personal note: COCO, DAUGHTER OF HAN KUO-YU, USING HER INTERNET HELPED HER FATHER WON THE ELECTION…HE IS A nationalist, that means, it is pro-China victory! steve, usa, november 26, 2018 firstname.lastname@example.org
At the Taiwan polls, social media-savvy daughter turns her outsider father into KMT’s brightest hope
• Coco became Han Kuo-yu’s voice to Taiwan’s young voters
• Election campaign presence led to parallels with Ivanka Trump
26 November, 2018 Kristin Huang, scmp (73share)
From Kuomintang outsider to the man who broke the Democratic Progressive Party’s grip of more than two decades on Kaohsiung, new mayor Han Kuo-yu is enjoying the spotlight and he owes much to his daughter, Coco Han, for that success.
Coco, a 23-year-old senior university student who majored in sociology at the University of British Columbia in Vancouver, Canada, campaigned for her father on the streets and behind the scenes, prompting some to draw parallels with Ivanka Trump’s role in helping her father, Donald, to the US presidency.
Coco managed social media accounts for her father’s election campaign and, when Han’s victory was declared at the weekend, she said she would “lend my father to Kaohsiung”.
“I finally got tosleepfor eight hours,” she said after the polls. “I will go back to continue my studies and hope Han will work hard, and not disappoint people’s expectations of him.”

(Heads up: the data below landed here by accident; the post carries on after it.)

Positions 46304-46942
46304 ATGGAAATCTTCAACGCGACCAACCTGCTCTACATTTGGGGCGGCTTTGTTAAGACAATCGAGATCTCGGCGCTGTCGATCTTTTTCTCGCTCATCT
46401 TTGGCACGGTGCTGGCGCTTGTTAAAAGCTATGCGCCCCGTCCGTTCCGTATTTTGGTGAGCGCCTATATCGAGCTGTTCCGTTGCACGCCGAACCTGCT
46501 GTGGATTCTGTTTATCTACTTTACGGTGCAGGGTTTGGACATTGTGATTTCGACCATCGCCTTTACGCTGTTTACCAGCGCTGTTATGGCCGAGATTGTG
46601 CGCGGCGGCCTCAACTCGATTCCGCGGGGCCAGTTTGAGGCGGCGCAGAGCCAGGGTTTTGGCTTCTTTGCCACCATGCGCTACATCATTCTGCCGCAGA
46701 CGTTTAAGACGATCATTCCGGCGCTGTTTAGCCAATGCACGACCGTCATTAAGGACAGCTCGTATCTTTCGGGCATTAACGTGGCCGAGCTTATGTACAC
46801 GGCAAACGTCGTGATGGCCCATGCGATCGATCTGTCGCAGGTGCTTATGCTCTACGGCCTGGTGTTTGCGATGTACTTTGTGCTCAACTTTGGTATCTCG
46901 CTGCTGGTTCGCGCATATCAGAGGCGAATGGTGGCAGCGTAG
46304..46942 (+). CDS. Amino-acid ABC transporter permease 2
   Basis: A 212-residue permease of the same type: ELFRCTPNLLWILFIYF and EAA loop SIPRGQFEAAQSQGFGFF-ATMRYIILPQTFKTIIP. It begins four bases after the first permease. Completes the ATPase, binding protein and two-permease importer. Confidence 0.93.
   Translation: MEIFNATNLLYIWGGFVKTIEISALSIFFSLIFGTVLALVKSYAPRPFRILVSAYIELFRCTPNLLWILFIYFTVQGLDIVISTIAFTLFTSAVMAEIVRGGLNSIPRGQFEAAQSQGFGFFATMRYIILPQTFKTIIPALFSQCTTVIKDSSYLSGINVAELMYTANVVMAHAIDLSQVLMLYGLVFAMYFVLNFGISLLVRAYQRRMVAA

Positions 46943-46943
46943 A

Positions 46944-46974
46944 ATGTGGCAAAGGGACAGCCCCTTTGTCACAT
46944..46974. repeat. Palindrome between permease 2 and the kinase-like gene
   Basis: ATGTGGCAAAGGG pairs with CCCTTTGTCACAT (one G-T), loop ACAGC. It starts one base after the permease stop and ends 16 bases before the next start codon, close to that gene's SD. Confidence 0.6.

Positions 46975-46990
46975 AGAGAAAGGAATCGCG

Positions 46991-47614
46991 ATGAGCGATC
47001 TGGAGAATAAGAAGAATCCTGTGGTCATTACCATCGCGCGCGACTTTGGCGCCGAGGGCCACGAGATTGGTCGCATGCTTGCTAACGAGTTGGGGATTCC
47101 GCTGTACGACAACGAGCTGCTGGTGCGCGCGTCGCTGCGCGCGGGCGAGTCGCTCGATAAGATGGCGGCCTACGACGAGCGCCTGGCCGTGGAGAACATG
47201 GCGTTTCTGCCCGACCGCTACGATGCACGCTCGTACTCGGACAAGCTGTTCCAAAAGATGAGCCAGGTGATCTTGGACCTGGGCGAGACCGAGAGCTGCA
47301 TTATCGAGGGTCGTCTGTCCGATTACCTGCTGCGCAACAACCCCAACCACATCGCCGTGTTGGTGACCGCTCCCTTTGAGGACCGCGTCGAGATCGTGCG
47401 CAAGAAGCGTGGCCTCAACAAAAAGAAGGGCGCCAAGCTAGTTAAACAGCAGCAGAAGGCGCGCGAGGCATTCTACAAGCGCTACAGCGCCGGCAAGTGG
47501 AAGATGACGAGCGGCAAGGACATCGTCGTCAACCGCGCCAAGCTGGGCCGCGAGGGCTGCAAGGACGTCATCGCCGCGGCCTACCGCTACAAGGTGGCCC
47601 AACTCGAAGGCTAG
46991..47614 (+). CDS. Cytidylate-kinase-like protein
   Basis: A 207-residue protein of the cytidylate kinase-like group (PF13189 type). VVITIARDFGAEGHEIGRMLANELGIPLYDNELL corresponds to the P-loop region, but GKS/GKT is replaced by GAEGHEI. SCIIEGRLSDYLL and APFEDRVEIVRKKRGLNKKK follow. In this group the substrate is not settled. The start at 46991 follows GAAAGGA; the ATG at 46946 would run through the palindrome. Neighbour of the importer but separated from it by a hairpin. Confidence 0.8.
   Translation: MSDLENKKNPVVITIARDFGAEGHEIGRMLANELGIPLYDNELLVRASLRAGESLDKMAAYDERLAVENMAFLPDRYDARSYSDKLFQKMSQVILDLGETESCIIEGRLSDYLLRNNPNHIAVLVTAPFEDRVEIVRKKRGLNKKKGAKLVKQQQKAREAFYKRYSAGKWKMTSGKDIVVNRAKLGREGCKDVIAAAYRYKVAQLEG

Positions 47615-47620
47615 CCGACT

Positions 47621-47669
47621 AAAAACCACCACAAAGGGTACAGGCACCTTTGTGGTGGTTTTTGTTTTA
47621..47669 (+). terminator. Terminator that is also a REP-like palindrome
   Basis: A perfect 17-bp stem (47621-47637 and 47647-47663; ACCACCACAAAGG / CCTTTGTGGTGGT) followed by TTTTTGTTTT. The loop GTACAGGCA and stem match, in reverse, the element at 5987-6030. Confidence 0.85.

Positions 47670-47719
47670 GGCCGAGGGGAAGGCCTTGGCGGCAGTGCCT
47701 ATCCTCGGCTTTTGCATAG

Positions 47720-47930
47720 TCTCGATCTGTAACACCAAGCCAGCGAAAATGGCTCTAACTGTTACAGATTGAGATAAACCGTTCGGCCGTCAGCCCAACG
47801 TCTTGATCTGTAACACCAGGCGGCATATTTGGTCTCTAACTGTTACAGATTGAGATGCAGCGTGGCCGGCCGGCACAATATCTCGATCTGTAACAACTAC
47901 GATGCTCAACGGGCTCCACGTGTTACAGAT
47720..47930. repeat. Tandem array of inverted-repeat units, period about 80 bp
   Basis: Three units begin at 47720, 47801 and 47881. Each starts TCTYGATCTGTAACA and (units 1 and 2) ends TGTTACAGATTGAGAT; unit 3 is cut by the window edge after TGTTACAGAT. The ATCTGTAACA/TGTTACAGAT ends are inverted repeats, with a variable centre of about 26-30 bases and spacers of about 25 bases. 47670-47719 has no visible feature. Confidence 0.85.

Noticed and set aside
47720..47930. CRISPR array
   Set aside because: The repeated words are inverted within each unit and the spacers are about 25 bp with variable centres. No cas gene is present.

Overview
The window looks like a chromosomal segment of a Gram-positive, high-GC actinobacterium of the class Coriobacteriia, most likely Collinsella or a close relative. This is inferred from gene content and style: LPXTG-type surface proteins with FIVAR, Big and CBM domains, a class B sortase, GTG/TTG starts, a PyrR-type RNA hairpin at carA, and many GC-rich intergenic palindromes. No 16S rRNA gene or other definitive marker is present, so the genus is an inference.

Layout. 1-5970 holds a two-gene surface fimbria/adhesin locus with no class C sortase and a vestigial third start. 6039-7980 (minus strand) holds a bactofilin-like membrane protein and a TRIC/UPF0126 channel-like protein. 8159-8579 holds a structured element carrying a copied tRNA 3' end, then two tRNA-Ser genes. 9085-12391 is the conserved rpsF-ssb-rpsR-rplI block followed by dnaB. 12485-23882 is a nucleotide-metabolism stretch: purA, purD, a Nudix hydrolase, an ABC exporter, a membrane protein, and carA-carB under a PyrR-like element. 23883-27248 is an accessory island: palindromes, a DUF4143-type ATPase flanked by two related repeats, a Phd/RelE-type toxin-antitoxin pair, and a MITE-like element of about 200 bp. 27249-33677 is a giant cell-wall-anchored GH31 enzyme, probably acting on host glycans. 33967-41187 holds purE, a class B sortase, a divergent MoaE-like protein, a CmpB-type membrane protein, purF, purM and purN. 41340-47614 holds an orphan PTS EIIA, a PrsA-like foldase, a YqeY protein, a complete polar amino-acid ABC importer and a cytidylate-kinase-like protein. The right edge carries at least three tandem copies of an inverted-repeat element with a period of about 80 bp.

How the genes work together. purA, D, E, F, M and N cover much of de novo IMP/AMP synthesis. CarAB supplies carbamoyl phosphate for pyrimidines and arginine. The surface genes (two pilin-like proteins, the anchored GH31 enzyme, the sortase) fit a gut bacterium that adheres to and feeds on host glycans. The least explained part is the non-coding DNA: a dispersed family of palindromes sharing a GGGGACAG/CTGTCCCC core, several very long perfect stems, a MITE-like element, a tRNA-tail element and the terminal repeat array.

Kaohsiung was a traditional stronghold for the DPP, which was chaired by the self-ruled island’s pro-independence President Tsai Ing-wen before the election. Han, who vowed to make the city rich enough to stop young people from going to Taipei for jobs, became a figurehead for the defeat of the DPP.
During the election campaign, Coco Han was busy like her father, visiting and shaking hands with Kaohsiung residents from street to street, attending television shows, answering questions from reporters, building her father’s social media campaign and winning over supporters.
Coco built a digital team whose members were, on average, 23 years of age. They fostered an affable, avuncular image of their candidate for consumers of smartphone politics and sold his policies – hard.
Han’s followers on Line, Taiwan’s most popularinstantmessaging app, increased to more than 140,000, surpassing Tsai’s following in a matter of weeks. Coco also managed her father’s live feeds to prospective voters and replied to messages on Facebook, taking Han closer to as many people, especially young voters, as she possibly could.
In Han’s campaign rally, a short video message from his wife, Li Chia-fen, said: “You [Han] are the real hero in my eyes and to our children regardless of the election outcome.” It moved many to tears and it was their daughter’s idea.
Coco’s personality also helped bring Han more followers.
In May last year, when Han joined the race to run for KMT chairman, father and daughter appeared on television together.
“Will you dislike me if I fail?” Han, then 60, asked his daughter. “No, Daddy,” she replied. “I will raise you.”
That warm response touched the hearts of many people and the video went viral on the internet after “Han tide” swept Taiwan.
This article appeared in the South China Morning Post print edition as: Kaohsiung’s new mayor has daughter to thank